The platforms at this station, along with six others on the Astoria Line, were lengthened to 610 feet (190 m) to accommodate ten-car trains in 1950.[8]:23 The project cost $863,000. Signals on the line had to be modified to take into account the platform extensions.[9]:633, 729

Under the 2015–2019 MTA Capital Plan, this station, along with 32 others, will undergo a complete overhaul as part of the Enhanced Station Initiative. Updates would include cellular service, Wi-Fi, USB charging stations, interactive service advisories and maps, improved signage, and improved station lighting.[10][11] The award for Package 2 of the renovations, which will cover renovations at the 30th Avenue, Broadway, 36th Avenue, and 39th Avenue stations, was awarded on April 14, 2017, to Skanska USA.[12] This station, along with 39th Avenue, closed entirely from July 2, 2018 and will reopen in February 2019.[13] A new street entrance will be added to improve access.[14]

Station layout[edit]

Track layout
Side platform, temporarily closed for construction
Southbound local "N" train "W" train do not stop here (36th Avenue)
Peak-direction express No regular service
Northbound local "N" train "W" train do not stop here (30th Avenue)
Side platform, temporarily closed for construction
M Mezzanine to entrances/exits, station agent, MetroCard vending machines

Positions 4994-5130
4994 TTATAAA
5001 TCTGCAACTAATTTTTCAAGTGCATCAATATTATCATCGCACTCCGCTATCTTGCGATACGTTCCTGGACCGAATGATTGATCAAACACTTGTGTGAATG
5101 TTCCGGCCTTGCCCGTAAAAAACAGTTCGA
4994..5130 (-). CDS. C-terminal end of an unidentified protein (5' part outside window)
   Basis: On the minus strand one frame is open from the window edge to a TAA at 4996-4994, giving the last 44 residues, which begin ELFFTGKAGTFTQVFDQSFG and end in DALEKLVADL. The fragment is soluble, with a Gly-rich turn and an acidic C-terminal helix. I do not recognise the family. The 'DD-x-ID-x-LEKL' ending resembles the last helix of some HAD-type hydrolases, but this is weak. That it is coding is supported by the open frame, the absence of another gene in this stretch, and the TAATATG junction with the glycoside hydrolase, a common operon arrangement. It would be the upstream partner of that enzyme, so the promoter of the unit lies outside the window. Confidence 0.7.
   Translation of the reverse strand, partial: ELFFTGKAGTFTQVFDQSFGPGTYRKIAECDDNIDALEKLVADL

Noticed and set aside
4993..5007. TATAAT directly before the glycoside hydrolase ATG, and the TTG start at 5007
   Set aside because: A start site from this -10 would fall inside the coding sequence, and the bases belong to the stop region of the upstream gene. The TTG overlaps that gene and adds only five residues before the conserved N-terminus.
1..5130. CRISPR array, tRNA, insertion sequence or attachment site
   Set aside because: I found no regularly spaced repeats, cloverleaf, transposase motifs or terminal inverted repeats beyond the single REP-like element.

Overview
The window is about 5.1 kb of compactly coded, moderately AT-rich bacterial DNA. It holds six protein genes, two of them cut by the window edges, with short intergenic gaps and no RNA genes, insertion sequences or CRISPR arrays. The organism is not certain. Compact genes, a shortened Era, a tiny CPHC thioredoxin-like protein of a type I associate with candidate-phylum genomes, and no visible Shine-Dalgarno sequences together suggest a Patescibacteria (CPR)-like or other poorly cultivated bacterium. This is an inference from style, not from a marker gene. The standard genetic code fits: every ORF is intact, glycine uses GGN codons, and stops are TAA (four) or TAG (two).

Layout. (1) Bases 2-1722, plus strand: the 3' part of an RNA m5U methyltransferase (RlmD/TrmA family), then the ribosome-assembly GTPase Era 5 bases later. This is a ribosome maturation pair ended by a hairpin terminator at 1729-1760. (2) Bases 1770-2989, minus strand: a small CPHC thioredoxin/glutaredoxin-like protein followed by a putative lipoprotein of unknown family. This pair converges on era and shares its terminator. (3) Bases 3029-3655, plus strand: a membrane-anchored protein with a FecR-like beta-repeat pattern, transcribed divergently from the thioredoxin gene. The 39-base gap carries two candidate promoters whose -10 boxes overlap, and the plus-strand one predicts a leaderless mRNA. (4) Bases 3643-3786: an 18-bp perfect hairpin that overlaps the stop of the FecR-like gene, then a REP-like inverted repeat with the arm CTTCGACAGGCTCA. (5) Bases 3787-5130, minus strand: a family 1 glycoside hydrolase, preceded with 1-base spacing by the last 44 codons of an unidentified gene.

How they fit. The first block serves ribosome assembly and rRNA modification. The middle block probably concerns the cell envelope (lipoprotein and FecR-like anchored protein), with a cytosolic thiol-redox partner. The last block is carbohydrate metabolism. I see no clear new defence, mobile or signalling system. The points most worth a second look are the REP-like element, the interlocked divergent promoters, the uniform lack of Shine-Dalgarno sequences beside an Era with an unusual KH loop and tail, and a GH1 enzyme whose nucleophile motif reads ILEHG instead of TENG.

G Street Level Entrances/Exits

This station has two side platforms and three tracks. The center track is not used in revenue service, but it had been used regularly as recently as 2002.[15] The station contains wooden canopies with transite and wooden mezzanines, but only the southbound platform has windscreens.[16] The station has a narrow crossover in its mezzanine that allows for passengers to change their direction of travel at the station.[17]


The mezzanine is configured like 30th Avenue. Outside of fare control, street stairs descend to all corners of Broadway and 31st Street except the northeast one.[18][19] A temporary exit-only from the northbound platform descends to the east side of 31st Street between Broadway and 34th Avenue.[20]


  1. ^ "Station Developers' Information". Metropolitan Transportation Authority. Retrieved June 13, 2017. 
  2. ^ "Facts and Figures: Annual Subway Ridership 2012–2017". Metropolitan Transportation Authority. July 12, 2018. Retrieved July 12, 2018.